Erythropoietin Use in Therapy of Anemia Associated with Bone Marrow Transplantation in Children
Erythropoietin (EPO) is a hematopoietic growth factor that plays a vital role in erythropoiesis regulating the red blood cell synthesis. EPO is a hormone-like glycoprotein (molecular weight 24 000 daltons) that regulates the red blood cell synthesis and the proliferation and maturation of erythroid cells in bone marrow . Its concentration is related to the degree of anemic hypoxia. Recombinant DNA technology has permitted the production of sufficient amounts of recombinant human EPO (rhEPO) for clinical application . Endogenous EPO production becomes inadequate in most recipients of megachemotherapy and bone marrow transplantation 2–3 weeks after transplantation. During this time, erythrocyte transfusions are required . Recombinant EPO, which was first successfully applied in anemic patients with chronic renal failure, is increasingly being used to treat chronic anemia in cancer and patients after BMT [4,7,9,10,11,15].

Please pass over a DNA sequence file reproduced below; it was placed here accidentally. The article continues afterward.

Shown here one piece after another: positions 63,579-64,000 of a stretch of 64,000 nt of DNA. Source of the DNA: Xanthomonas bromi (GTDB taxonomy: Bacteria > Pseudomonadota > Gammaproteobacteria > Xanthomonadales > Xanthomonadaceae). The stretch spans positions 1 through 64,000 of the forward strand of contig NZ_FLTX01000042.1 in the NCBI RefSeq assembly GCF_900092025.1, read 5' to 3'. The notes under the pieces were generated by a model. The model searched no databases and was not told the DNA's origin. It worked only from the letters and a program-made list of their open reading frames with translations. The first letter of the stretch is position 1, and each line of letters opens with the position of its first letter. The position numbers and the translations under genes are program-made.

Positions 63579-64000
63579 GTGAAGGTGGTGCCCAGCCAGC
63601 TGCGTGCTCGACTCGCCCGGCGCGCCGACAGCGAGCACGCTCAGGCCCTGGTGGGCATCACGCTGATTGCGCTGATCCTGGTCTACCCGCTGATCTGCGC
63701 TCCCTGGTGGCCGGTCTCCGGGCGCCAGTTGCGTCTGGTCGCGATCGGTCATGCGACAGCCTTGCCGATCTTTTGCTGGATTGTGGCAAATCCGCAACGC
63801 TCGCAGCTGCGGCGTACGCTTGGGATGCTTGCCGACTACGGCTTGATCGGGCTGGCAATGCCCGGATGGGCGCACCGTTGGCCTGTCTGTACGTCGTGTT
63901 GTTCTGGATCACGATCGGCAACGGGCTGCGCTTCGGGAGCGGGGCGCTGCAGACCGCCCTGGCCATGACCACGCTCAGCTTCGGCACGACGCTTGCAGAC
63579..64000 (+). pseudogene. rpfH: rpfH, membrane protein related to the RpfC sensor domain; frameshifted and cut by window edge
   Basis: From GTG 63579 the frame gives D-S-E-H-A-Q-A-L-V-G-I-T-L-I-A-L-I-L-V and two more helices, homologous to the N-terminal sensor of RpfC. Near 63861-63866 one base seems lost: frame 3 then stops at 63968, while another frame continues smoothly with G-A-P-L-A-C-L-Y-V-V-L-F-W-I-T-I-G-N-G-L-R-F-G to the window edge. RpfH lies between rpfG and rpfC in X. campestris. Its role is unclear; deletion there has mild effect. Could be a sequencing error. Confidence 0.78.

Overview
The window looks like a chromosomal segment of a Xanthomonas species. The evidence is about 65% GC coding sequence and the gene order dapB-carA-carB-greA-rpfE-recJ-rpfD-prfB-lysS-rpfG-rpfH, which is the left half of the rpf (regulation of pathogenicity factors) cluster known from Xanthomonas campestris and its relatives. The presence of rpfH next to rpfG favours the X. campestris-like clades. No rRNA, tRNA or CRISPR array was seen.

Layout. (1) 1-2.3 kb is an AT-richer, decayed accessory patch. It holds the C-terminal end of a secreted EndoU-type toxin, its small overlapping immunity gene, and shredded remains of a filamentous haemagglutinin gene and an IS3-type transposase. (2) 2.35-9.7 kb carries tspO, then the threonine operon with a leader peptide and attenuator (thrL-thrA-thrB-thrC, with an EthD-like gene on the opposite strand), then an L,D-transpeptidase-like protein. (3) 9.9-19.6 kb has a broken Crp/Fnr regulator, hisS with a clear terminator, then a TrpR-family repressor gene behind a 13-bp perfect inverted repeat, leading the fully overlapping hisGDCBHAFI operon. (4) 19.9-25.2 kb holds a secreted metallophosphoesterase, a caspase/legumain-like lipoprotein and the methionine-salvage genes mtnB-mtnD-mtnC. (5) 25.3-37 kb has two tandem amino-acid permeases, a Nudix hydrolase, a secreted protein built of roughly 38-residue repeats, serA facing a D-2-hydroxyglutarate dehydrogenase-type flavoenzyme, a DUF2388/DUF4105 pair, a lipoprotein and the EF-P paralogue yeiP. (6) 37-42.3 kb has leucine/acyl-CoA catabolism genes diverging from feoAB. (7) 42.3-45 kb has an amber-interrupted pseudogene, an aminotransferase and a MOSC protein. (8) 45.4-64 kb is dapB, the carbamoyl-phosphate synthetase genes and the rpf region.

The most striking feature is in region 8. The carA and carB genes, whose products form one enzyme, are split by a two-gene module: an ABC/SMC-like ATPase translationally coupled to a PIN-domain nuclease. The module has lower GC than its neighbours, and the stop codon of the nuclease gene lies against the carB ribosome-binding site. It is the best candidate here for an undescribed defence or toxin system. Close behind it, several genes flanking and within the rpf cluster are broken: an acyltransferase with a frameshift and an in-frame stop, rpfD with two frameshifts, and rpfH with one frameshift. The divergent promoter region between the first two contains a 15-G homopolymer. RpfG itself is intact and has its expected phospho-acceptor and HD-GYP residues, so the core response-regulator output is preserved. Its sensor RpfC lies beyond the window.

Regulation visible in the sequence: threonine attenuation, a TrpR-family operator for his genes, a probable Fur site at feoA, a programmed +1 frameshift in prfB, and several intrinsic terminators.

KeywordsBone Marrow Transplantation Autologous Bone Marrow Transplantation Hematopoietic Growth Factor Chronic Anemia Recombinant Erythropoietin
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